A Liberian doctor who was among three Africans to receive an experimental Ebola drug has died, the country's information minister said Monday, as a top U.N. delegation promised more help for countries battling the virulent disease during a visit to Sierra Leone.
Dr. Abraham Borbor, the deputy chief medical doctor at Liberia's largest hospital, had received the untested drug, ZMapp, after it was given to two Americans. After receiving medical car in the U.S. they later survived the virus that has killed about half of its victims.
A Spanish missionary priest infected with Ebola also received the treatment but died. There was no update given on the two other Liberians who took the last known available doses of ZMapp.
Borbor "was showing signs of improvement but yesterday he took a turn for the worse," and died Sunday, Information Minister Lewis Brown told The Associated Press.
Ebola has killed more than 1,400 people across West Africa in the countries of Liberia, Guinea, Sierra Leone and Nigeria. A separate Ebola outbreak emerged over the weekend in Congo, though experts say it is not related to the West African epidemic.
In Sierra Leone, the World Health Organization said Monday it is replacing its country representative. More international help is badly needed, said Dr. David Nabarro, who is coordinating the U.N.'s response to the Ebola crisis.
"The effort to defeat the Ebola disease is not a battle but a war that requires everybody to work together and effectively, and it is not easy to make a judgment as to whether we are winning the war or losing it," he told journalists at a news conference in the capital.
There is no proven vaccine or cure for the disease that can cause a grisly death with bleeding from the eyes, mouth and ears. The virus can only be transmitted through direct contact with the bodily fluids of the sick or from touching victims' bodies, leaving doctors and other health care workers most vulnerable to contracting it.
Only six people in the world are known to have received ZMapp. The small supply is now said to be exhausted and it is expected to be months before more can be produced by its U.S. maker.
Health experts caution that the drug had never been tested in humans before and it is unclear whether it works. They note there is a huge gap between the treatment the two Americans got at an Atlanta hospital, where five infectious disease experts and 21 nurses provided rigorous care, and West Africa, where even such basics as sterile fluids can be in short supply.
Japan said Monday it is ready to provide a Japanese-developed anti-influenza drug as a possible treatment for the rapidly expanding Ebola outbreak.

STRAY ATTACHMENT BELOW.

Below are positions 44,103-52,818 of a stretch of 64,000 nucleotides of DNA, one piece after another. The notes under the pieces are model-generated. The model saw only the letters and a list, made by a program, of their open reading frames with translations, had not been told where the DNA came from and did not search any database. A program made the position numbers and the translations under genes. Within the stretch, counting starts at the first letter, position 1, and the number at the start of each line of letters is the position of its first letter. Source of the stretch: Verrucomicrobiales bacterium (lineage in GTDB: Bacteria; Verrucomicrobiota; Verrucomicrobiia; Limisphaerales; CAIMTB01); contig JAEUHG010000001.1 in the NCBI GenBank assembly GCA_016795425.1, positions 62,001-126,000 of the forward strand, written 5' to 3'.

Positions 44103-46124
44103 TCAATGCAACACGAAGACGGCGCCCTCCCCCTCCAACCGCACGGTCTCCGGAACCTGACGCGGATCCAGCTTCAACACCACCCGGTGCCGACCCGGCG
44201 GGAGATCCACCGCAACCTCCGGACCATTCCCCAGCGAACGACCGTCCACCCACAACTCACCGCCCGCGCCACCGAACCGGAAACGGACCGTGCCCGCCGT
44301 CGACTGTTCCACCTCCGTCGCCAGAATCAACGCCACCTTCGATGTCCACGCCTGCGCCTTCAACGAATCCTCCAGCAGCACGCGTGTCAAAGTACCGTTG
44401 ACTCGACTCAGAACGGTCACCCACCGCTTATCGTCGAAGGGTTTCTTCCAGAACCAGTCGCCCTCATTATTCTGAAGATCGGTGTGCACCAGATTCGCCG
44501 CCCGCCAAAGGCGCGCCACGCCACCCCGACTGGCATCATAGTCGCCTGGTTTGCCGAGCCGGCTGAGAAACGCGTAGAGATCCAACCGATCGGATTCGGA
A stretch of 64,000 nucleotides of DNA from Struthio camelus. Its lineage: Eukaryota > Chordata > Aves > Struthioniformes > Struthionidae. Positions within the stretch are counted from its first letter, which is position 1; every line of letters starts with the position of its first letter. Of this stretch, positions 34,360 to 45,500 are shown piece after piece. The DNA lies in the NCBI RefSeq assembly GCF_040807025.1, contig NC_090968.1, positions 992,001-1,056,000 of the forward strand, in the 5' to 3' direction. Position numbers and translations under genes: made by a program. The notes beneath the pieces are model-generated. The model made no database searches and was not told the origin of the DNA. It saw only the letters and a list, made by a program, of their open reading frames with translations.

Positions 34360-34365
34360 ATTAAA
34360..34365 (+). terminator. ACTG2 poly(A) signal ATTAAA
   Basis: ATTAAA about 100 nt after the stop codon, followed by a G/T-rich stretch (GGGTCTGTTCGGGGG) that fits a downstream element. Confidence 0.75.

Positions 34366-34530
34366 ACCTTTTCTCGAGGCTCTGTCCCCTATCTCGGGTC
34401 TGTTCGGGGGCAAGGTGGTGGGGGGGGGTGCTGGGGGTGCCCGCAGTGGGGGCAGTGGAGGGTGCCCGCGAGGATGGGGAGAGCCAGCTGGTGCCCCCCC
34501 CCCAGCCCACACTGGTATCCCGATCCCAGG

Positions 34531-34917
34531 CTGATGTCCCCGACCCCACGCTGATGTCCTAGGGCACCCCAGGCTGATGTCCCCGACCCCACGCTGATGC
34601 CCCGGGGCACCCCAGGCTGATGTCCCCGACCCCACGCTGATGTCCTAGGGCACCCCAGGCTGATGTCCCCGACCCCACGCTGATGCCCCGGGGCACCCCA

Chief Cabinet Secretary Yoshihide Suga told reporters that Japan can offer favipiravir, developed by a subsidiary of Fujifilm Holdings Corp., at any time at the request of the World Health Organization.
The drug, with the brand name Avigan, was developed by Fujifilm subsidiary Toyama Chemical Co. to treat new and re-emerging influenza viruses, and has not been proven to be effective against Ebola.
Favipiravir was approved by Japan's health ministry in March for use against influenza. Fujifilm is in talks with the U.S. Food and Drug Administration, through a U.S. partner, Medivector, to prepare for clinical testing of the drug in treating Ebola, company spokesman Takao Aoki said.
He said Ebola and influenza viruses are the same general type, and a similar response can theoretically be expected from Ebola.
Favipiravir inhibits viral gene replication within infected cells to prevent propagation, while other anti-viral drugs often are designed to inhibit the release of new viral particles to prevent the spread of infection, the company said.
The company has enough stock of favipiravir for more than 20,000 patients, Aoki said.
Suga, the Cabinet spokesman, said Japan is watching for a decision by WHO that would provide more details on the use of untested drugs against Ebola. In case of an emergency, Japan may respond to individual requests before any further decision by WHO, he said.
WHO said earlier this month that it is ethical to use untested drugs on Ebola patients given the magnitude of the outbreak.
Several drugs are being developed for the treatment of Ebola. They are still in the early stages and there is no proven treatment or vaccine for the often fatal disease.
Recently, two American doctors recovered from Ebola after being treated with the experimental drug ZMapp, though it was unclear whether they were cured by the drug.
However, a Liberian doctor who was among three Africans to receive ZMapp recently died, the country's information minister said Monday.
Only six people in the world are known to have received ZMapp. The small supply is now said to be exhausted, and it is expected to be months before more can be produced by its U.S. maker, Mapp Biopharmaceutical Inc.
ZMapp had never been tested on humans, although an early version worked in some Ebola-infected monkeys. It is aimed at boosting the immune system's efforts to fight off Ebola.
Asked about the drug being offered from Japan, Liberian Information Minister Lewis Brown said, "Although we will continue to emphasize prevention, we remain open to all available curative opportunities."
Ebola has killed more than 1,400 people in West Africa in the latest outbreak.